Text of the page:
Victoria’s three coal-fired power stations face tougher pollution controls but have escaped having limits placed on the amount of greenhouse gases they can emit after a review of their operating licences.
The Environment Protection Authority’s (EPA) review, which took three years to produce, has for the first time imposed limits on how much mercury and fine and coarse particulate matter the plants can release.
But it did not require the power stations to install fabric filters on their chimneys to reduce emissions — a key demand of health advocates and something the plant owners argued was impractical.
EPA executive director of regulatory standards Tim Eaton said the new requirements increased transparency by requiring the plants’ operators to publish more data about what they release into the atmosphere.
“So daily recording from each of the power stations on a website with a monthly wrap up in terms of the compliance and emissions out of the stacks,” Mr Eaton said.
The three plants are among Australia’s highest greenhouse gas producers and emit a range of chemicals including sulphur dioxide, carbon monoxide, oxides of nitrogen, and particulate matter.
Long-term exposure to particulate matter is linked to reduced life expectancy, reduced lung function, and cardiovascular and respiratory diseases.
Environment Victoria said the failure to introduce greenhouse gas limits for the power stations made “a mockery of the Andrews governments’ efforts over the last five years to modernise the EPA”.
“For the EPA to be missing in action on climate change to the biggest environmental challenge in the 21st century .… is really disappointing,” Environment Victoria campaigns director Nick Aberle said.
The pollution limits imposed on the plants were also above what they currently produce and would make little difference, he said.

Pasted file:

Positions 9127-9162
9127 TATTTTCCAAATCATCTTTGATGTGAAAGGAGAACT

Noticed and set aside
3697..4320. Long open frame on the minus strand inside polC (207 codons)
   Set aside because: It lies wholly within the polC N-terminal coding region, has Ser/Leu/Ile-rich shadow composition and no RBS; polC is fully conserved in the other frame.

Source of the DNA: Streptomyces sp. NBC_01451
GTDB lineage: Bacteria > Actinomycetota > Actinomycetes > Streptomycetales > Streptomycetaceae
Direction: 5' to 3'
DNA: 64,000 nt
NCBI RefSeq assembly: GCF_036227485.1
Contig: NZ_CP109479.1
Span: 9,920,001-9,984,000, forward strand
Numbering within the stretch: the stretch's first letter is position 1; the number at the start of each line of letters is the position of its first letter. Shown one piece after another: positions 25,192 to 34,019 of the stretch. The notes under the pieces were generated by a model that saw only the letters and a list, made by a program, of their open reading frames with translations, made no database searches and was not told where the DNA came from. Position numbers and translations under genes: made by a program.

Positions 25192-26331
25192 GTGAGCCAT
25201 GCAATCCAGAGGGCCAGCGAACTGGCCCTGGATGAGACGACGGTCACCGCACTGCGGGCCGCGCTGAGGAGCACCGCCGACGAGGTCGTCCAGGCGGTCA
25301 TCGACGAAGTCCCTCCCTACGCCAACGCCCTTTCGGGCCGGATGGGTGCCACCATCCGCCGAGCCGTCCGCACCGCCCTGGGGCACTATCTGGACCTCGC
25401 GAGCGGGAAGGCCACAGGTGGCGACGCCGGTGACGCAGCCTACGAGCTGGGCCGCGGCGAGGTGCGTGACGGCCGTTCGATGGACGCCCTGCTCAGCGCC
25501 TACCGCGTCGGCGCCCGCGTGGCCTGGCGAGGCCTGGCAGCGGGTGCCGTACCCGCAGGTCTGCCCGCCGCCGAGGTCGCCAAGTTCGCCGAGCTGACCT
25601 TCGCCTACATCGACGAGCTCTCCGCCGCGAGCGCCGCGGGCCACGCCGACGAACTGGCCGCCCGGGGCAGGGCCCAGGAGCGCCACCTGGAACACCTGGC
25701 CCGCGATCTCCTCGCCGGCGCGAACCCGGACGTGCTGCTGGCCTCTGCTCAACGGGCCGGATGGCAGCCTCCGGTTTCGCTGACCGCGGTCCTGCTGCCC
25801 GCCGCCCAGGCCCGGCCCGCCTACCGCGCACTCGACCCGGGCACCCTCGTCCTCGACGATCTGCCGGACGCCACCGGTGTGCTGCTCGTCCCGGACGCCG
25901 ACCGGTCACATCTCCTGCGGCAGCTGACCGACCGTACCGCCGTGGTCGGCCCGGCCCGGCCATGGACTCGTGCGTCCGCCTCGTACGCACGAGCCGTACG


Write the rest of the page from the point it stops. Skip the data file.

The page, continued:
“It still means they’re going to be polluting at the same levels as they always were. We’re just going to know more about it because we’ve got better monitoring,” Dr Aberle said.
Energy Australia, which owns Victoria’s oldest power station Yallourn, welcomed the outcome of the licence review.
“In 2021 we plan to make significant investments to increase our continuous emissions monitoring capability to collect more emission data in real-time,” a company spokesperson said.
“We will also introduce new systems to report our data and publish this on our public website.
“Investments in maintenance and capital improvements over the last two decades have helped improve Yallourn’s efficiency and lower emissions.
“These improvements are equivalent to leaving one million tonnes of coal in the ground each year.”
Loy Yang A owner AGL said it had worked closely with the regulator on the review and it was taking steps to implement the revised licensing conditions.
Latrobe Valley health advocate Wendy Farmer, whose group Voices of the Valley was set up in the aftermath of the 2014 Hazelwood mine fire, said the EPA’s review contained good and bad elements.
“There’s a lot more consideration for health in this review including monitoring of PM 2.5 and [PM] 10 [particulate matter],” Ms Farmer said.
She said while increased monitoring of power station emissions was welcome, the pollution restrictions were not strict enough.
But she welcomed the fact the power station operators are now required to have rehabilitation plans for the ash dams in their mines which can contaminate groundwater if they leach.
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